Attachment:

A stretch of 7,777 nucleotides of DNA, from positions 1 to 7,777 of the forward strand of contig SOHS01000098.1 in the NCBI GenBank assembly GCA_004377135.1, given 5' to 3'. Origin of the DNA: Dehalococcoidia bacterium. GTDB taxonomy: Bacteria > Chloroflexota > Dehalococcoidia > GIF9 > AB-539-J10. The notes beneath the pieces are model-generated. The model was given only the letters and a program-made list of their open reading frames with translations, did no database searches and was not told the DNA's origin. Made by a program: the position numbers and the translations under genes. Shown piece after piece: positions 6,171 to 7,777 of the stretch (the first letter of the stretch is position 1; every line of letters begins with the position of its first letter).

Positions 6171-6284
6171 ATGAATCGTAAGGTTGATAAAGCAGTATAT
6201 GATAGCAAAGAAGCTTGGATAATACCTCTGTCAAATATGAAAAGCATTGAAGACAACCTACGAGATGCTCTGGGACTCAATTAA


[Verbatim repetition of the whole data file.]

A stretch of 7,777 nucleotides of DNA, from positions 1 to 7,777 of the forward strand of contig SOHS01000098.1 in the NCBI GenBank assembly GCA_004377135.1, given 5' to 3'. Origin of the DNA: Dehalococcoidia bacterium. GTDB taxonomy: Bacteria > Chloroflexota > Dehalococcoidia > GIF9 > AB-539-J10. The notes beneath the pieces are model-generated. The model was given only the letters and a program-made list of their open reading frames with translations, did no database searches and was not told the DNA's origin. Made by a program: the position numbers and the translations under genes. Shown piece after piece: positions 6,171 to 7,777 of the stretch (the first letter of the stretch is position 1; every line of letters begins with the position of its first letter).

Positions 6171-6284
6171 ATGAATCGTAAGGTTGATAAAGCAGTATAT
6201 GATAGCAAAGAAGCTTGGATAATACCTCTGTCAAATATGAAAAGCATTGAAGACAACCTACGAGATGCTCTGGGACTCAATTAA